Tennessee wide receiver Cedric Tillman (4) grabs a pass as Alabama defensive back Daniel Wright (3) defends during the first half of an NCAA college football game Saturday, Oct. 23, 2021, in Tuscaloosa, Ala. (AP Photo/Vasha Hunt)
Tennessee wide receiver Cedric Tillman (4) grabs a pass as Alabama defensive back Daniel Wright (3) defends during the first half of an NCAA college football game Saturday, Oct. 23, 2021, in Tuscaloosa, Ala. (AP Photo/Vasha Hunt)
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LEXINGTON, Ky. (AP) — Either No. 18 Kentucky or Tennessee will end a two-game losing streak when they meet this weekend.

Kentucky (6-2, 4-2 Southeastern Conference) might have more reason for concern following defeats at top-ranked Georgia and unranked Mississippi State. The loss to MSU followed a bye week for the Wildcats. One bright spot the Wildcats is that Saturday night’s matchup of border rivals is at Kentucky, where they’re 5-0 this season.

The Wildcats hope familiar scenery spurs a rebound from last week’s 31-17 dud at MSU.

Mississippi State was “more physical than us, and that can’t happen,” coach Mark Stoops said. “They seemed to be more motivated at times, certainly more physical at times, executed better. You name it, they outplayed us and it’s up to us to get back to being who we are.”

Kentucky’s offense has stalled the past two weeks, averaging just 229 yards. Ball protection might be the bigger issue for the Wildcats after committing four turnovers last Saturday in Starkville, two of which MSU converted into third-quarter touchdowns that broke the game open.

That needs to be corrected against Tennessee (4-4, 2-3), which is an opportunistic plus-8 in turnover margin the past six games. The Volunteers look to avoid consecutive series losses for the first time since 1976-77 and fall below .500 for the first time this season.

They had a week off to recharge from an eight-game stretch capped by consecutive defeats to then- No. 13 Mississippi (31-26) and No. 4 Alabama (52-24). Tennessee hopes that will help navigate a challenging stretch run that begins with Kentucky and then Georgia.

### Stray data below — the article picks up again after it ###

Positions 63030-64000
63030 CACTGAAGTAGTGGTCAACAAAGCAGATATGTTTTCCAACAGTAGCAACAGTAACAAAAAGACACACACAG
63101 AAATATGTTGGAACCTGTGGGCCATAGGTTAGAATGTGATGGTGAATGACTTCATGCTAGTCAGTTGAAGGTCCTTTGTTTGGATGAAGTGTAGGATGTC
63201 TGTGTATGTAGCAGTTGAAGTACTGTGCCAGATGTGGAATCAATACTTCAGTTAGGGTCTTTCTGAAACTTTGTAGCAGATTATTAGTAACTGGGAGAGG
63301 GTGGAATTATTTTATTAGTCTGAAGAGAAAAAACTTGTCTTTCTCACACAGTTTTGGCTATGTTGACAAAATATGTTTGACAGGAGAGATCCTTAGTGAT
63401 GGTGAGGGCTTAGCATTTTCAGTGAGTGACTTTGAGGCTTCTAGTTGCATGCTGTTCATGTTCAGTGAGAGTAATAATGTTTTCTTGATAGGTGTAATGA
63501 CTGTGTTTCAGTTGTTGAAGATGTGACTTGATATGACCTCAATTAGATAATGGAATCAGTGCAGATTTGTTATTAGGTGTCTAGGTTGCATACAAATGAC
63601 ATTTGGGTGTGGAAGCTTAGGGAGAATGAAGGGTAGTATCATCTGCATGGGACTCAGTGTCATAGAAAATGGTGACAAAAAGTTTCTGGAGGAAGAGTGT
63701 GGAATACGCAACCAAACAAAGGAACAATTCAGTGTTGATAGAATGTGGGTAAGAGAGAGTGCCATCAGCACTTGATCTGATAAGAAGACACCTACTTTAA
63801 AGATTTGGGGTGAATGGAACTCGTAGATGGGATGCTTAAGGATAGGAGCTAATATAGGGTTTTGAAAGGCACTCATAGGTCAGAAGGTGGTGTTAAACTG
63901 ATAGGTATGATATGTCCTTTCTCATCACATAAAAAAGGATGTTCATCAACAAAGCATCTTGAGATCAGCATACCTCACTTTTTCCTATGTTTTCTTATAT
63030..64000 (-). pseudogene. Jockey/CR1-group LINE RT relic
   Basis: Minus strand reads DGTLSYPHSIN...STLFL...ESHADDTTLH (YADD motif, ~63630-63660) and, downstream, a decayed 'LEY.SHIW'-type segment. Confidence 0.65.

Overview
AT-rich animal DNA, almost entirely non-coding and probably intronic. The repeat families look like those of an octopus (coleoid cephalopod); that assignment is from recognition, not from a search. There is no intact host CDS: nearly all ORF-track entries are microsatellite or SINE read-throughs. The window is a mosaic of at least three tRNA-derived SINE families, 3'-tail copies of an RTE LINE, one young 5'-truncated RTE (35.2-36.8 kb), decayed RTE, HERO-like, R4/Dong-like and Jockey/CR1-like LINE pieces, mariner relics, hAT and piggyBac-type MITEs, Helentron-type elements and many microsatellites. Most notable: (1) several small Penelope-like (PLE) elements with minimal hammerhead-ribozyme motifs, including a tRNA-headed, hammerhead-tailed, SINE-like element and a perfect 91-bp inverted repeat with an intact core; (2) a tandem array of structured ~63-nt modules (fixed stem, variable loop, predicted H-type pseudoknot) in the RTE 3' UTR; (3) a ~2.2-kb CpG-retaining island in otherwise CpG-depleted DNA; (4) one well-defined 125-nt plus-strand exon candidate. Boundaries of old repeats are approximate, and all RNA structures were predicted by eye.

“Everybody remembers what you do in November right?” Vols tight end Jacob Warren said. “We lose a game here, lose a game there, win one here but it is all going to come down to these last four games. ... That whole thing is driving us to keep getting better and try to keep pushing through the season.”


Kentucky quarterback Will Levis needs a reboot after throwing three interceptions last week at MSU. The Penn State transfer still has more TDs (14) than picks (nine), but Stoops stressed the need for more patience after arguably his worst game this season.

“I think you see a lot of quarterbacks doing that at times and maybe regroup during (the) game,” he said. “Will had a chance to hit a few strikes, complete a few passes to possibly hit a touchdown or two and we missed them. So, we have to get that fixed.”


Tennessee brings in an uptempo offense averaging nearly three plays per minute to lead the nation. The Vols have started notably fast, outscoring opponents 124-30 in the first quarter. While the Wildcats will try to slow Tennessee down, they must also to pick up the offensive pace after holding the ball for just 18:50 last week.

“Obviously, when you turn it over, you don’t hold it as long as you’d like to," Kentucky offensive coordinator Liam Coen said. "But that’s something we’re definitely challenged with this week.”


Kentucky’s ground game has generated just 117 combined yards the past two games, including 66 at Mississippi State. The Wildcats are averaging 175.2 per game, down from 214.2 entering the Georgia game. Chris Rodriguez Jr. ranks second among SEC rushers (809 yards) but has just 41 yards on 15 carries in that span and fumbled after running into his own lineman last week. Stoops acknowledged the junior wasn’t at full strength but said that’s no excuse for his struggles.


Tennessee leads the nation in tackles for loss at 8.75 per game. Linebacker Jeremy Banks (4.5 sacks) leads 15 players with multiple TFL while 25 overall have at least 0.5 TFL.

“We want to be aggressive, whether we are in our four-down, three-down, depending on what coverage we’re in,” Vols defensive coordinator Tim Banks said. “Credit to the kids, they’re playing extremely hard and making a ton of plays.”


Hendon Hooker wasn’t coach Josh Heupel’s first choice to be the starting QB, but the graduate transfer from Virginia Tech has taken over the job. Hooker is 3-3 as a starter and has thrown 15 TD passes with only one interception in that span. He has 1,752 yards of total offense in six games and is completing 68% of his passes. Hooker is coming off a season-high 282 yards passing and three TDs in the loss to Alabama.


AP Pro Football Writer Teresa M. Walker in Tennessee contributed to this report.


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